Green. That is: the Green LED will light during boots and for any READs.

     If the Drive is selected (/Enabled is low) and there is a Write
operation and Write Protect is not ON, then, the /Write Request signal
at 74LS125 pin 8 will go low. This triggers the 74121 One-Shot (at pin
3) producing an aprox. 160ms pulse at 74121 output Q. For the duration
of the pulse, /Q is low and Q is high. Qred conducts, and the LED shows
RED to indicate WRITE.

Rubywand

 
 
 

1. Info Sought: Bi-color read/write LED for Disk II

I am building "Super Disk II" ----   a Disk II loaded with all hackable
features.

Someone wrote that instructions appear in a book, "Understanding the
Apple II" (approximate title), in how to install a two-color LED to
identify read vs. write fuinctions.

I already have a bi-color LED on my AE 3.5" drive, and it looks great.,

Ifd anyone can find this chapter, could you photocopy it to me, snail mail?

I understand that it works with an IC soldered toi the Disk II analog board.

I( hope to brag/show off "Super Disk II" at KansasFest this July; reades
who attend will get to see it!   (Autograph signing will be available.....)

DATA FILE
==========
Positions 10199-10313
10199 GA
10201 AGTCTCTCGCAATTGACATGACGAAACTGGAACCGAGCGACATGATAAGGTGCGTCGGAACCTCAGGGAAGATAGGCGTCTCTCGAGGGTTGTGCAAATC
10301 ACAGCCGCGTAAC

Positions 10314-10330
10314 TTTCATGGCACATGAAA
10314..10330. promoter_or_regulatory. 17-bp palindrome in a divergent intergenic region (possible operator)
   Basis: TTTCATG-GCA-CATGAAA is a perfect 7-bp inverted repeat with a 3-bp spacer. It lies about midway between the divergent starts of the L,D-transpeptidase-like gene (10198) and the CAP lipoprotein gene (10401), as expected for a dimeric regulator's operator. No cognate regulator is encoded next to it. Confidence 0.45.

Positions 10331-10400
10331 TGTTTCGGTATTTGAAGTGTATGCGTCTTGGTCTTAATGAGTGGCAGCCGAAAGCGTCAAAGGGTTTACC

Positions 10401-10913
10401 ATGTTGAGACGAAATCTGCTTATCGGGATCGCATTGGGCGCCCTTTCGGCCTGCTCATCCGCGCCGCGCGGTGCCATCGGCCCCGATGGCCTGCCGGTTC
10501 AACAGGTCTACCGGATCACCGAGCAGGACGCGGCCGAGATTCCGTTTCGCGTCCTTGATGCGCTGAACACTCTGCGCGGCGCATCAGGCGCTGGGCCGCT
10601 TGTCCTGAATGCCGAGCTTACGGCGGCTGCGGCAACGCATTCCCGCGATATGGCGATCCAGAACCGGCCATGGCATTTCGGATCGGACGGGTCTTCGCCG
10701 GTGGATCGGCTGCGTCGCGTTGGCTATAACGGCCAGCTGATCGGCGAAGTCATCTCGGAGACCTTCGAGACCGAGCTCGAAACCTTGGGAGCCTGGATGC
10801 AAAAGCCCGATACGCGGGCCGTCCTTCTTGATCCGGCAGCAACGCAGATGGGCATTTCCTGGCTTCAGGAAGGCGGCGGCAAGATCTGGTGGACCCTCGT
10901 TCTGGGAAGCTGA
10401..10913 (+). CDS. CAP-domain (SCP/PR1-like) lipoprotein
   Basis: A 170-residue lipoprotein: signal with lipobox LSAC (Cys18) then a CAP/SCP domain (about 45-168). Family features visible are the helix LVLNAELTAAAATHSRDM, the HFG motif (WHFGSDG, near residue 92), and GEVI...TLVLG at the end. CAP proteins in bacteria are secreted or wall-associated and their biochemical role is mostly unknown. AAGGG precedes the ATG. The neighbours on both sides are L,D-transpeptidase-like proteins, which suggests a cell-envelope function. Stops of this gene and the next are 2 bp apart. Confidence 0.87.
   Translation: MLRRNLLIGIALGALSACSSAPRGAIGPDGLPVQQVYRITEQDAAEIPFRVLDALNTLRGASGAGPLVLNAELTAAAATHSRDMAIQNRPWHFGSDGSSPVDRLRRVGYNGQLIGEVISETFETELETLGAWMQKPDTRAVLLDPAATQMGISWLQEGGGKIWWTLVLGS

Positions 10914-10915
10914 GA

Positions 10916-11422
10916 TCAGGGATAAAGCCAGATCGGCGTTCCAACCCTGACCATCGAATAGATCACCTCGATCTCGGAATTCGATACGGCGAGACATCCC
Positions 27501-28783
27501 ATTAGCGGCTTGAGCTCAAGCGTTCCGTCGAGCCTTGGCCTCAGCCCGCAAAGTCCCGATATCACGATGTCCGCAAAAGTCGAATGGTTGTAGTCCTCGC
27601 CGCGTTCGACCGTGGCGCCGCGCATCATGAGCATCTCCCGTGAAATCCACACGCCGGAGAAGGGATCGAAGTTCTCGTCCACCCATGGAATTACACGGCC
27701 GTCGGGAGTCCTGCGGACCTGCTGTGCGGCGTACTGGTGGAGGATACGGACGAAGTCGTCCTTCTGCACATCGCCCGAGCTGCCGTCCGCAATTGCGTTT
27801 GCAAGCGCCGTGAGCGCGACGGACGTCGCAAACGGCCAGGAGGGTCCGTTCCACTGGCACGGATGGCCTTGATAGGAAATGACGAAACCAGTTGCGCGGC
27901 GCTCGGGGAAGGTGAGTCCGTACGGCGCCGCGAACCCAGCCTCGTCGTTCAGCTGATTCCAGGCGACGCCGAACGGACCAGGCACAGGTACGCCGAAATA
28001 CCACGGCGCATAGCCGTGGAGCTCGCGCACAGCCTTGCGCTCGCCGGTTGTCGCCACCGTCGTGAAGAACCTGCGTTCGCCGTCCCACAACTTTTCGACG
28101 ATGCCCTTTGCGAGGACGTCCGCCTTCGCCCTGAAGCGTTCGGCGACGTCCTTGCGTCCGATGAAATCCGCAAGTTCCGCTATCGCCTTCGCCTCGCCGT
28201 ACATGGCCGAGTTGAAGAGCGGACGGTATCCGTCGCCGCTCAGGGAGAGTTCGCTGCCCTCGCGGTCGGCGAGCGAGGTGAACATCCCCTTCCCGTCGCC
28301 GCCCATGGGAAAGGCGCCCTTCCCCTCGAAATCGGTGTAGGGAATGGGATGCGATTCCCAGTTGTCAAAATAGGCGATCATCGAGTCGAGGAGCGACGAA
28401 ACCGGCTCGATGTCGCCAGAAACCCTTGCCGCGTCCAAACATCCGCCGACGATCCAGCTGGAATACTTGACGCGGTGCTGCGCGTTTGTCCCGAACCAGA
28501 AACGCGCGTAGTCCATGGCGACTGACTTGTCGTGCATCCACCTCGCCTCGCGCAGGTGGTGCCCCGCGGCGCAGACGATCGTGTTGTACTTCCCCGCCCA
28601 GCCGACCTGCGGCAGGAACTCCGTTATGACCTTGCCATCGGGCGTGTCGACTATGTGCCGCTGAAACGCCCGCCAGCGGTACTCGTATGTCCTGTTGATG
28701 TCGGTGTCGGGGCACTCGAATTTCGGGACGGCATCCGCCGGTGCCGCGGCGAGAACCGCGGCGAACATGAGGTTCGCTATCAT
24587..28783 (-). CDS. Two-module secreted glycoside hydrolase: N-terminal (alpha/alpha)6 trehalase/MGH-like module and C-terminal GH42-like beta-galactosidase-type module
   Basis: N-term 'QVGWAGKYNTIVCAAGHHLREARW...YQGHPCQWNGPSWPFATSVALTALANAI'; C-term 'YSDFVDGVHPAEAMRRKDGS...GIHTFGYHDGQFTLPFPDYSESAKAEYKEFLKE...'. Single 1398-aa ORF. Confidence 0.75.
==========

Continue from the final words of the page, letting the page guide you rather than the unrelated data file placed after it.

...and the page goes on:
BTW, its other features so far are:

DB-19 round cable
Front-panel write protect override switch (normal/always write/
                                           always protect)
Front-panel vernier speed-control knob

Steve Buggie
200 College Rd
Gallup, NM  87301

2. RHIDE - reports multiple definitions

3. BI-COLOR LED on Disk II Drive: Info needed

4. Epson Stylus 800 will not init.

5. WANTED: Docs red-green LED on Disk II

6. where is ResEdit 3.0?

7. Bi-color LED 5.25 analog boards: plug-and-play $7.00

8. Printer definition for Adobe PS driver needed

9. New! Bugg-Drive Plus; red-green read-write LED

10. DISK ][ HACKING: "Write" indicator LED: connect points??

11. reading/writing Apple II disks in a PC?

12. Reading/writing Apple II disks on other machines

13. Disk Drinve card for apple2 can read/write IBM-PC disks & Prodos